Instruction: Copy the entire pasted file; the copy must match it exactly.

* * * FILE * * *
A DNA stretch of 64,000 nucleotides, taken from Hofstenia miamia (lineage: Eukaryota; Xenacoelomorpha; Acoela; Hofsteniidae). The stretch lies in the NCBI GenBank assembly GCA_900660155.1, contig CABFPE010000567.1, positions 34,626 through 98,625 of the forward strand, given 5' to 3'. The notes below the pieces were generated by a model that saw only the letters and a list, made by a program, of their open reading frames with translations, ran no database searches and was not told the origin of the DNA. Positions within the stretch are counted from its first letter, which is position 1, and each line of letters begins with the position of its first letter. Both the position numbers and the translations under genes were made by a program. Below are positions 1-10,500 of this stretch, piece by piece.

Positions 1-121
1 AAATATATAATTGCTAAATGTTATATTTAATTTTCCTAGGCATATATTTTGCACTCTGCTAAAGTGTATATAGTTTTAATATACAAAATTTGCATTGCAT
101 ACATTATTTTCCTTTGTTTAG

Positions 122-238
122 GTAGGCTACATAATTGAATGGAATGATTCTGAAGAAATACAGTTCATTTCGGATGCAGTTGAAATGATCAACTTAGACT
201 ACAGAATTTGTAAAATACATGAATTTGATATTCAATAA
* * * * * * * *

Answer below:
A DNA stretch of 64,000 nucleotides, taken from Hofstenia miamia (lineage: Eukaryota; Xenacoelomorpha; Acoela; Hofsteniidae). The stretch lies in the NCBI GenBank assembly GCA_900660155.1, contig CABFPE010000567.1, positions 34,626 through 98,625 of the forward strand, given 5' to 3'. The notes below the pieces were generated by a model that saw only the letters and a list, made by a program, of their open reading frames with translations, ran no database searches and was not told the origin of the DNA. Positions within the stretch are counted from its first letter, which is position 1, and each line of letters begins with the position of its first letter. Both the position numbers and the translations under genes were made by a program. Below are positions 1-10,500 of this stretch, piece by piece.

Positions 1-121
1 AAATATATAATTGCTAAATGTTATATTTAATTTTCCTAGGCATATATTTTGCACTCTGCTAAAGTGTATATAGTTTTAATATACAAAATTTGCATTGCAT
101 ACATTATTTTCCTTTGTTTAG

Positions 122-238
122 GTAGGCTACATAATTGAATGGAATGATTCTGAAGAAATACAGTTCATTTCGGATGCAGTTGAAATGATCAACTTAGACT
201 ACAGAATTTGTAAAATACATGAATTTGATATTCAATAA